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May 02

Can’t You Just Convert the Currency?

It is human nature to look for simple solutions to perplexing problems. Simple avoids confusion, keeps you “on message” and helps create greater employee awareness and appreciation of programs and policies. However, when you are dealing with the diversity and complexity of international compensation it is just not that easy – nor should it be. For those seeking the simple life it can be difficult to understand and accept that each country operates in a different environment from the next.

Perhaps because of their long history of isolationist tendencies (check your History books), or perhaps it is due to a bit of Yankee arrogance, but US Managers tend to struggle with the challenge of this concept more than other players on the world stage.

For the most part US Managers do not want to hear that pay levels in Finland, or Argentina or Tunisia are different from the US. They would rather treat everyone the same, call it globalization and consider themselves a one-world player. Many push an agenda of blind simplicity that is in fact a misleading distortion, will also be a costly strategy to implement and its results will more than likely irritate key talent within their workforce.

Consider the senior manager who simply wants to convert a foreign national’s base salary into US Dollars – based on a concern with what they call “internal equity.” The assumption is that everyone pays approximately the same for an “XYZ Manager” – only the currency differs.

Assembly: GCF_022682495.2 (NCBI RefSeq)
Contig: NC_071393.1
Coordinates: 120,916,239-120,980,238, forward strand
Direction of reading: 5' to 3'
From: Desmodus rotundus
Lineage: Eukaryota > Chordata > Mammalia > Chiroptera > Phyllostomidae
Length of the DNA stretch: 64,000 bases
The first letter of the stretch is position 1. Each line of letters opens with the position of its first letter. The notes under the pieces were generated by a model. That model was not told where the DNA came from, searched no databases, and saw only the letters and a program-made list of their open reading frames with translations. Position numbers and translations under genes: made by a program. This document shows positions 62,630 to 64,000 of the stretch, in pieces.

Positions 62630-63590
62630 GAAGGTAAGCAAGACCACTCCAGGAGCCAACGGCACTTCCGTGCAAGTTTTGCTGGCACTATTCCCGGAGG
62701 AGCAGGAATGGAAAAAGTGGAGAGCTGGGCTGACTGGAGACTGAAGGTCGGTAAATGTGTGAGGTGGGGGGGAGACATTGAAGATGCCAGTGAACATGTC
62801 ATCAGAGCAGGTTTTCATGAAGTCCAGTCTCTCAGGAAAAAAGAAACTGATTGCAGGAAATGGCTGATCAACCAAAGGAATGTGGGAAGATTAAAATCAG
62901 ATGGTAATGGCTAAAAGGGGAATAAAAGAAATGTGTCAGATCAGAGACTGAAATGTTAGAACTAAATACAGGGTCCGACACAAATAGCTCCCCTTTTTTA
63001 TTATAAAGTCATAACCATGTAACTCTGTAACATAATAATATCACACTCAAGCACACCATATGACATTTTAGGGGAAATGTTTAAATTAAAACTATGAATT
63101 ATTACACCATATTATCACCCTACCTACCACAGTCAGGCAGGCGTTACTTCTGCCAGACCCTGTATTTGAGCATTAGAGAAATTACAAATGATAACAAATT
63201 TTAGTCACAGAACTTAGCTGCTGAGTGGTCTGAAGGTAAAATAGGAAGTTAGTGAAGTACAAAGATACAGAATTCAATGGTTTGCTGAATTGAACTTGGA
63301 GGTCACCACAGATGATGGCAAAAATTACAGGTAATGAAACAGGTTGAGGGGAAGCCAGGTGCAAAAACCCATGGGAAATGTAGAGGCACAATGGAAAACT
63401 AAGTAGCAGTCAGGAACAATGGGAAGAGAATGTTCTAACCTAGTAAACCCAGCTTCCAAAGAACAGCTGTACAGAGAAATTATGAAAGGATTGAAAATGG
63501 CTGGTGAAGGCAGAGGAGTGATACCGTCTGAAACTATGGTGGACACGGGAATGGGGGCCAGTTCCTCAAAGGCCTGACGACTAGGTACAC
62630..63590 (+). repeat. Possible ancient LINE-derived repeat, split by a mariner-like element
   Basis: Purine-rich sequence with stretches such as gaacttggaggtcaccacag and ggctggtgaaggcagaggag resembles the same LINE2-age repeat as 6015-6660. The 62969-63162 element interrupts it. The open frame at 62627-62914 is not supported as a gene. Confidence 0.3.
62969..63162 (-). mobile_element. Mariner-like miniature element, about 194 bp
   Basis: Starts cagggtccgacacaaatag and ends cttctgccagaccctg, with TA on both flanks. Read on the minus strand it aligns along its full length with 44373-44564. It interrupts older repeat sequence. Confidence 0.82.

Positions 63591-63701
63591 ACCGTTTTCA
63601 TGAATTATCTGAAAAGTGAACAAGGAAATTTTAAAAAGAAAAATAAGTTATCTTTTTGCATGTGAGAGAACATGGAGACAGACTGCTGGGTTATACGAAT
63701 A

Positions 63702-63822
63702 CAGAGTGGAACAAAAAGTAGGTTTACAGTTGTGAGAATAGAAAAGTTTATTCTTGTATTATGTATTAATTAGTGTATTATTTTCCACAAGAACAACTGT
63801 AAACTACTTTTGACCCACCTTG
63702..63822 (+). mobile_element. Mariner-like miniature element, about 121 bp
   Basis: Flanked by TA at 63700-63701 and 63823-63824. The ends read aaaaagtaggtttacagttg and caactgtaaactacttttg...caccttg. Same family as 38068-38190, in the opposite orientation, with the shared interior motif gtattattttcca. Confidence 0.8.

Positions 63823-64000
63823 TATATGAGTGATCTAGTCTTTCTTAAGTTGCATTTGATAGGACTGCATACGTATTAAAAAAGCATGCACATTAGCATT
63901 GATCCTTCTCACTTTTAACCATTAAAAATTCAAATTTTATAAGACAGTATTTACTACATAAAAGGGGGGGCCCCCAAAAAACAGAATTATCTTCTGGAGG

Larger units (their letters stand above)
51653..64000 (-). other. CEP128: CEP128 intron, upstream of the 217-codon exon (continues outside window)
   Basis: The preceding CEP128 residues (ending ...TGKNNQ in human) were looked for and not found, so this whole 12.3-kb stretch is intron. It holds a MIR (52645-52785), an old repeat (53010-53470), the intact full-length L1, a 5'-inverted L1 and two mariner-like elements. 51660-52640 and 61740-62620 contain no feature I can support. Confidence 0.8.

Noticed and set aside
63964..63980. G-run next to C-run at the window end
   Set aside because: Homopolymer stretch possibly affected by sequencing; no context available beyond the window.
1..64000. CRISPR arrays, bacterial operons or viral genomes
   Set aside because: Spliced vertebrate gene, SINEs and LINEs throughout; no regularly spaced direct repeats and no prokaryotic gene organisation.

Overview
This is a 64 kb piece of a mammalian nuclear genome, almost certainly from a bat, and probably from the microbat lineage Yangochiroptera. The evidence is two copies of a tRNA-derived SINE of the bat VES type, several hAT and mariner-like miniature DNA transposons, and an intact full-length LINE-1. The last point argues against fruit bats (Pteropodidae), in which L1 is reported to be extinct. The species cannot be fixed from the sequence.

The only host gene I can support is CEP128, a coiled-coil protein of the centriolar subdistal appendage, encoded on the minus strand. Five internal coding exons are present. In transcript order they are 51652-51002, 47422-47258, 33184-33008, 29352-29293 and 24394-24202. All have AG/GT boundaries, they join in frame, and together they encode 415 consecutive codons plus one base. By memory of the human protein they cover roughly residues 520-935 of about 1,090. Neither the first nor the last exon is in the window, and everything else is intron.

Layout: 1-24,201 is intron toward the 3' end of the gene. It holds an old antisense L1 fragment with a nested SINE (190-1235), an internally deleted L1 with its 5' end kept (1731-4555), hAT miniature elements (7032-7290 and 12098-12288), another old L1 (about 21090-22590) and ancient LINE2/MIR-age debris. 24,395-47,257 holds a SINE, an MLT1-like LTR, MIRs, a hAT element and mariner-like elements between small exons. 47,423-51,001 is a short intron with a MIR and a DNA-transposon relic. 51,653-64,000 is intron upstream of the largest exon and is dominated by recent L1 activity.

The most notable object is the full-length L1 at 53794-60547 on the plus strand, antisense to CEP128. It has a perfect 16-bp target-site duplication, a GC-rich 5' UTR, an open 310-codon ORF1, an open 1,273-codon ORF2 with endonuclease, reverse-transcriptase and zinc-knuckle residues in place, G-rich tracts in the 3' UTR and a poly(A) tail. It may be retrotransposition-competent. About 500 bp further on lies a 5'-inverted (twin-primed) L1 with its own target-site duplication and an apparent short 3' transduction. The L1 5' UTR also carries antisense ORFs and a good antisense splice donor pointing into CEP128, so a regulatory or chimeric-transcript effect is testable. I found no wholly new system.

In their drive for administrative ease they tend to ignore several warning flags:

  • If a simple conversion was a viable approach, why are such formula not prominently displayed by salary survey vendors?
  • Employees will be skeptical of this conversion strategy, as in their minds too many local realities would be ignored in favor of what is perceived as the Company somehow saving money
  • Lacking a strong correlation you will either needlessly increase your compensation costs, or under-value your employee talent and risk disengagement – or worse

While working overseas several years ago I developed a formulaic approach that explained to my COO why he could not (should not) establish internal equity between the US and the UK by simply converting GBP into USD. I factored in a host of elements, including local taxation, competitive pay levels, incentive practices, cost of living, required social charges, benefit costs, etc. to make my case. My point was that a simple conversion would be a distortion of the economic realities that drive pay levels in both countries.

Sad to say, but the explanation was ignored and the COO, though he acknowledged the logic of my argument, continued his preference for a simple conversion to establish relative values in his own mind.

As anticipated, this type of head-in-the-sand thinking created a host of costly pay decisions and numerous employee relations issues on both sides of the Atlantic.

To operate successfully on a global basis management needs to understand and firmly believe that each country operates as a separate and sovereign national entity, with distinct economies, taxes, competitiveness, employment laws, culture, statutory benefit requirements, etc. that make a 1:1 rewards correlation with any other country a distortion that will cause you to either over spend or under spend your reward dollars. Either result should be avoided.

Article originally published here:  http://www.compensationcafe.com

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